The Man Who Would Save Satellites Billionaire Craig McCaw still dreams of an Internet in the sky. But he's running out of time.
(FORTUNE Magazine) – On a typically cloudy spring morning in the Pacific Northwest, Craig McCaw stands by the window of his office at Eagle River, his private investing company in Kirkland, Wash., on the far side of the Evergreen Point Floating Bridge from Seattle. He stares pensively at the stunning sawtooth vista of the Olympic Mountains rising beyond Lake Washington and Puget Sound. "It's optimistic," he says cryptically, pointing into the gray skies. Asked to elaborate, McCaw pauses. "I like looking towards the west. It symbolizes possibility. It helps me think about the future."
An aura of calm and good cheer is not what you would expect from a man who has had far more downs than ups in recent years. Then again, Craig McCaw has never been the archetypal multibillionaire. Over the past several years the father of the U.S. cellular phone industry has invested billions to prepare for a new global empire, one that would literally overshadow every other domain in telecom, reaching from the earth to the heavens.
There is broadband provider XO, with fiber links that carry data at high speed; wireless carrier Nextel, which can let businesses communicate with all their employees simultaneously; and at the pinnacle Teledesic and New ICO, two constellations of satellites, as yet unlaunched, that would be like fiber-optic and cellular networks in the sky.
Presiding over it all is the shy, curious, thoughtful McCaw, 52, who sat down with FORTUNE in one of the few interviews he has given in recent years. Among the least conventional thinkers in American business, McCaw is an idealist as well as an entrepreneur--not in itself so unusual but still not what you'd expect from someone whose net worth at its greatest ran to 11 figures. He wears a Casio watch with a plastic band and dresses in a sweater, corduroy pants, and brown loafers. He has spent time and money to save Keiko the moviemaking whale, and to promote education and literacy. He believes that a space-based communications system can help alleviate poverty in Africa, and he speaks with an openness and sincerity that make him seem quite vulnerable.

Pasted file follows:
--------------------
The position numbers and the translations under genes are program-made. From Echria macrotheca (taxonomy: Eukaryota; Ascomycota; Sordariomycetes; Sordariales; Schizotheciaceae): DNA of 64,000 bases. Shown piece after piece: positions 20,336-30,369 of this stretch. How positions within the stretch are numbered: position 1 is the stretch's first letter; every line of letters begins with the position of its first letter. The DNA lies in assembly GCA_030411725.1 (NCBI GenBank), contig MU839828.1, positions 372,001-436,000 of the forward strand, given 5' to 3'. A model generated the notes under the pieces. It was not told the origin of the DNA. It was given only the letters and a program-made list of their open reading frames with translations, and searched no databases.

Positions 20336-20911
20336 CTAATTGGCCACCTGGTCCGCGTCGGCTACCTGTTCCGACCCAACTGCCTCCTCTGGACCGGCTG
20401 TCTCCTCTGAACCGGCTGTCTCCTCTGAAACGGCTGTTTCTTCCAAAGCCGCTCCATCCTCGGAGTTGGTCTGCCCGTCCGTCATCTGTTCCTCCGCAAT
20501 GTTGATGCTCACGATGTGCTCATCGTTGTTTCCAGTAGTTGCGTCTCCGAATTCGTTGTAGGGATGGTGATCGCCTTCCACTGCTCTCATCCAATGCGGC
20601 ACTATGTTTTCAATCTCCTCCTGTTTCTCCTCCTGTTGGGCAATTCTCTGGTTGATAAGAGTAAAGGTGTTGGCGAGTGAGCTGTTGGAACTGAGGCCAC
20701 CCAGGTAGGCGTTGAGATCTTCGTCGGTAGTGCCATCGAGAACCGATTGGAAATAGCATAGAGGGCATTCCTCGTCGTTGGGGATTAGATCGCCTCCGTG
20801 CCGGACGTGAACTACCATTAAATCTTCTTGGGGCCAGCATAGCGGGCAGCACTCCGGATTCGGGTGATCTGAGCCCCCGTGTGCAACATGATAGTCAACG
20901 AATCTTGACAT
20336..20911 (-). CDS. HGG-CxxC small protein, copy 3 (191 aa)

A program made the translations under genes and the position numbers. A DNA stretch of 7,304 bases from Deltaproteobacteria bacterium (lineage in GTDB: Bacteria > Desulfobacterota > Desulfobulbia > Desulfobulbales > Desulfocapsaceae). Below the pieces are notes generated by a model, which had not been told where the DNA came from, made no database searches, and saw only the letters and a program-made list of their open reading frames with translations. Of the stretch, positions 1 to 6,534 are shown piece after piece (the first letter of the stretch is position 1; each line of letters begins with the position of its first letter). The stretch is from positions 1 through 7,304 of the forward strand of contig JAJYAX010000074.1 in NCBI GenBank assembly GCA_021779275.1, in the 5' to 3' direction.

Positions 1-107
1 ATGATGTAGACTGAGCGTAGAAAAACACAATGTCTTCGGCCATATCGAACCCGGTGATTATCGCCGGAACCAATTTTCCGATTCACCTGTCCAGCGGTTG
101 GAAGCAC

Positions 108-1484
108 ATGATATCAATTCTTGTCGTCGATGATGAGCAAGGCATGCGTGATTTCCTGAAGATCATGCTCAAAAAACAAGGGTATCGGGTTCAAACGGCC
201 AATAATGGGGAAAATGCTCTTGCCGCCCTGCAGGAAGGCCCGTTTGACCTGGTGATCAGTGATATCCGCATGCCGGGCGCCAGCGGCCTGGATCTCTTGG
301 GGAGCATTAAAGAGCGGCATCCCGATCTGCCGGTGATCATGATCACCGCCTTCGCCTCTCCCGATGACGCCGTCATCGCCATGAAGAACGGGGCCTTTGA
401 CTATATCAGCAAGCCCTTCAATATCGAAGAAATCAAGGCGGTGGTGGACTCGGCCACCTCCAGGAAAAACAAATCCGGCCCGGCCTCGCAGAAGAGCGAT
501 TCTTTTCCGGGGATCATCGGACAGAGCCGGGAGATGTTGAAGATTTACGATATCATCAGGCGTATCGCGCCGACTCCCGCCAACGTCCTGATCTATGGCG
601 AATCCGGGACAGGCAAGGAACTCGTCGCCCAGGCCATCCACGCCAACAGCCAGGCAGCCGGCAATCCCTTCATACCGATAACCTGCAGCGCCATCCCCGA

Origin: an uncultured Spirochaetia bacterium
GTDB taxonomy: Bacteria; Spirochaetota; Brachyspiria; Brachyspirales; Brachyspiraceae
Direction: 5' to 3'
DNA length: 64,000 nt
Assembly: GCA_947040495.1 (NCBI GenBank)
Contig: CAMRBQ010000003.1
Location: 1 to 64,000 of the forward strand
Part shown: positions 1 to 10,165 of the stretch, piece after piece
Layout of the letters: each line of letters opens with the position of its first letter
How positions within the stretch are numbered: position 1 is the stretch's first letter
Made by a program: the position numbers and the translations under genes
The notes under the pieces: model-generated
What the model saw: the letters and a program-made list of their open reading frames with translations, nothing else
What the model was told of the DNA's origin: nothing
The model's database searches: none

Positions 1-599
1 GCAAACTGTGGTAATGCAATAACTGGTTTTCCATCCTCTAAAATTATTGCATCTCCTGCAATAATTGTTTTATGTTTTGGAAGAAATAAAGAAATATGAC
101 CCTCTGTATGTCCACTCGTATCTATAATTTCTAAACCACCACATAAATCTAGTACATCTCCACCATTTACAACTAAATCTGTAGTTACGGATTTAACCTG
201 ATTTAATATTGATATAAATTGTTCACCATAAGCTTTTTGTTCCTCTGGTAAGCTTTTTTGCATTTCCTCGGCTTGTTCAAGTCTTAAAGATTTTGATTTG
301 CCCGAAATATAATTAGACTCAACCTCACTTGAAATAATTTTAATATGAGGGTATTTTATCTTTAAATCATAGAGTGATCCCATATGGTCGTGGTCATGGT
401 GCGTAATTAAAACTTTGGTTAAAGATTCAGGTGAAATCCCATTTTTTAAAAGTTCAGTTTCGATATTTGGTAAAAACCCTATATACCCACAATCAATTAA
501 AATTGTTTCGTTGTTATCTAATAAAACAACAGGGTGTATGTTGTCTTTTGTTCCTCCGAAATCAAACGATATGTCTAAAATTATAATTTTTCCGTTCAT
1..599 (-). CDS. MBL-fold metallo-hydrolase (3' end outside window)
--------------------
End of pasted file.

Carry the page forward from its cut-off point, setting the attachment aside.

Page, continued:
Which indeed Craig McCaw is, at least financially. The recession has been cruel to his nascent empire. XO has just filed for Chapter 11, and McCaw will probably lose his 18% stake, once worth $5 billion and now worth $2 million. Nextel's share price has fallen from a high of $80 in March 2000 to about $4 today. Teledesic has drastically scaled down its original plans. And ICO still needs government approval for a crucial part of its service.
In all, FORTUNE estimates that Craig McCaw's net worth has shrunk from $13 billion to about $1.8 billion in the past two years. Those are mostly paper losses, to be sure. But that's shrinkage of more than $15 million a day. Much of the wealth that remains is highly illiquid, tied up in privately held companies with uncertain futures. What's more, he has borrowed heavily--more than $100 million--in part to make investments in other telecom companies, and could face a terrible cash crunch.
With potential ruin staring him in the face, McCaw still clings to optimism. "Since the inception of the Bell system, there's never been a better time to invest in telecom," he insists. But it's a bet against odds that many people wouldn't take. Asked to comment on Teledesic, Roger Rusch, president of consulting firm TelAstra, says, "I don't think they have a prayer."
McCaw either has a serious case of denial or knows things that nobody else does--which would not be outside the realm of possibility for a man who helped create an industry. He acknowledges that the telecom meltdown was worse than he expected, with stocks in the S&P 500 Telecom Service Index plummeting 60% since March 2000. "The way things are going in the industry," he said in a recent speech, "it feels as though I'm on an episode of Survivor and could be voted off the island at any minute."
McCaw's response has been to refocus his attention. He recently ended a hiatus of sorts after spending the past couple of years on what he calls "creative time" (he and his second wife, Susan, have had three children in five years). "Being detached is no fun," says McCaw. It also didn't help his businesses. He is again playing a day-to-day role in the operations of his companies. "I like being much more involved," he says, "rather than being an investor kibitzing from a distance."
McCaw has made a career pulling rabbits out of hats. After his father's death in 1969, McCaw found himself in charge of his family's failing cable business in Washington State. Taking on massive debt, he first bought other cable operators, then gambled further by snatching up cellular licenses. McCaw sold the cable systems in 1986 for $790 million to Jack Kent Cooke, late owner of the Washington Redskins, and stitched together the first nearly nationwide wireless network. Along the way he assembled a loyal following of smart young businessmen who advised him on his investments. Their hard work paid off in 1994, when he sold McCaw Cellular to AT&T for a record $11.5 billion, netting him about $1 billion.